LANSING (AP) — Gov. Rick Snyder on Tuesday proposed overhauling Blue Cross and Blue Shield of Michigan by ending the nonprofit health insurer's tax-exempt status and aligning it with competitors across the state.
The Republican governor said during a news conference in Lansing that he wants to "level the playing field" for insurers and modernize Michigan's insurer of last resort, which serves 4.4 million residents.
Blue Cross would not be sold or lose its nonprofit status. Instead, it would become an organization owned by its policyholders and regulated in the same way as many of its competitors.
The plan would require Blue Cross to contribute about $1.5 billion over 18 years to a nonprofit entity aimed at improving public health and health care access. It would pay about $100 million in taxes.
Blue Cross in Michigan would join 11 other Blue Cross Blue Shield companies nationwide structured as so-called mutual insurers, and those companies operate in 18 states.
Changing how the state regulates Blue Cross has been among Snyder's goals, and he included it in a special message last September to the Legislature on health and wellness. He said Blue Cross is specifically regulated by a law that's more than 30 years old and doesn't take into account many changes in the health care industry.
"Times have changed," Snyder said. "If you look at where federal law ... is going in terms of health care, it's getting much more to an open marketplace, where under federal law insurance companies will be required to provide insurance to individuals regardless of their health conditions. So this is an excellent opportunity for us to say we should update ... to keep up with that."
The plan requires approval by the Legislature and Blue Cross' board of directors. Snyder and Blue Cross leaders say they have been in discussions for months regarding the proposals, which would take effect Jan. 1, 2014, at the same time as key provisions in the federal Affordable Care Act.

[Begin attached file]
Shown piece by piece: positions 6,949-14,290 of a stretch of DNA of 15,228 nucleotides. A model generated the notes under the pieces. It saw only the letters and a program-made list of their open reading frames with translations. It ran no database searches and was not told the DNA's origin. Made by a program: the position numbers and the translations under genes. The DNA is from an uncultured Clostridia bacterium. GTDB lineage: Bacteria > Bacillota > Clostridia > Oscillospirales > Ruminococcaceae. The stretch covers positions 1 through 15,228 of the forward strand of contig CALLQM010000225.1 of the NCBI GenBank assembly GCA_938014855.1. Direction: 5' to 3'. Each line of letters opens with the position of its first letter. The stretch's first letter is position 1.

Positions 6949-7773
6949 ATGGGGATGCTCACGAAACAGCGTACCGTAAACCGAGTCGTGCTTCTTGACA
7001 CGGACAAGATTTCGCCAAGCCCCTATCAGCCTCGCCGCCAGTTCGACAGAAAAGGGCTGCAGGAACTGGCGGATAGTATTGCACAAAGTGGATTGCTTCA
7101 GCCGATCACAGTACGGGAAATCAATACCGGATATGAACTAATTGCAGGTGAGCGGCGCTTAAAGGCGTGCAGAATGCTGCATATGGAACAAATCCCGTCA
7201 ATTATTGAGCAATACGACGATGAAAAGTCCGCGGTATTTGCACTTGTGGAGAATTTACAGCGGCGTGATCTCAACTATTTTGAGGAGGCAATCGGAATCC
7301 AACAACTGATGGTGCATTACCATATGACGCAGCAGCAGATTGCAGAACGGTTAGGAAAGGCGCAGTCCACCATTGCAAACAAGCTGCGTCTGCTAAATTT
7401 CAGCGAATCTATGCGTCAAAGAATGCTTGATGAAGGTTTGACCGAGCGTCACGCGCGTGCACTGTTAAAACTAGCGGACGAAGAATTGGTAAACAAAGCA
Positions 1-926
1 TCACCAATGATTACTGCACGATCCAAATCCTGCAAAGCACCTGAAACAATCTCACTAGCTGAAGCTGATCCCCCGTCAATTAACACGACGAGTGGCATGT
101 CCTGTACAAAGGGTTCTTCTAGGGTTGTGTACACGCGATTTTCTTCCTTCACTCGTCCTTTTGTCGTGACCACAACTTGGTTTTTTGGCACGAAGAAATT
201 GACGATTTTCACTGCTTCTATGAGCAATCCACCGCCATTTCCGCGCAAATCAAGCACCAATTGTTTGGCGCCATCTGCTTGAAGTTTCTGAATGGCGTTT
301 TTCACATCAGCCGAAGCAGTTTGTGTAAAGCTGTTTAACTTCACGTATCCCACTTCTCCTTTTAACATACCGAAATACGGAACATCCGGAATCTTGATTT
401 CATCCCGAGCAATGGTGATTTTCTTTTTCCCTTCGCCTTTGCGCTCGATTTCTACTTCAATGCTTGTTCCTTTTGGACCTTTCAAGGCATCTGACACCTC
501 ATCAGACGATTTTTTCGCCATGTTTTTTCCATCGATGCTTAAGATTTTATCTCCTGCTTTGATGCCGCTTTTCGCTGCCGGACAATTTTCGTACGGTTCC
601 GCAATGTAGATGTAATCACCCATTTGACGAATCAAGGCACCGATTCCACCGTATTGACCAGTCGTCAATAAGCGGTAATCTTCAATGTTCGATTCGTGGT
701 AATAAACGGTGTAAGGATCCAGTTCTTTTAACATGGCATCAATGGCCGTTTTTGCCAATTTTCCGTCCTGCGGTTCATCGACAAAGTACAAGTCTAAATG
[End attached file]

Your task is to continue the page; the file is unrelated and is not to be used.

Snyder is optimistic Blue Cross in Michigan can be restructured despite his failure to persuade legislators to create a state-run online health exchange for people to compare and buy their own insurance plans. Such a plan, whether run by the state, federal government or jointly, is required under the federal health care act.
After months of efforts to get fellow GOP leaders in the Michigan House of Representatives to approve a state-driven exchange, Snyder said last month that Michigan will pursue a partnership.
Blue Cross officials said in a statement that it's "not exactly" what it would have proposed, but it creates a "fair and balanced set of rules of health insurance."
"Regulating every company the same makes sense," Blue Cross of Michigan President and Chief Executive Daniel Loepp said. "Our competitors complain that our tax-exempt status gives us a competitive edge, and we say that our strict regulations give them an edge. The governor's proposal smooths out those edges. It makes everyone play by the same rules."
Shelby Township Republican Rep. Peter Lund, chairman of the House Insurance Committee, said he is confident lawmakers can "get something done," but he first has "a lot of questions" and expects to look closely at the details during committee hearings.
No final action is expected before the Nov. 6 election. The Legislature, which returned Tuesday for its first week of sessions since June, has only eight sessions scheduled between now and then.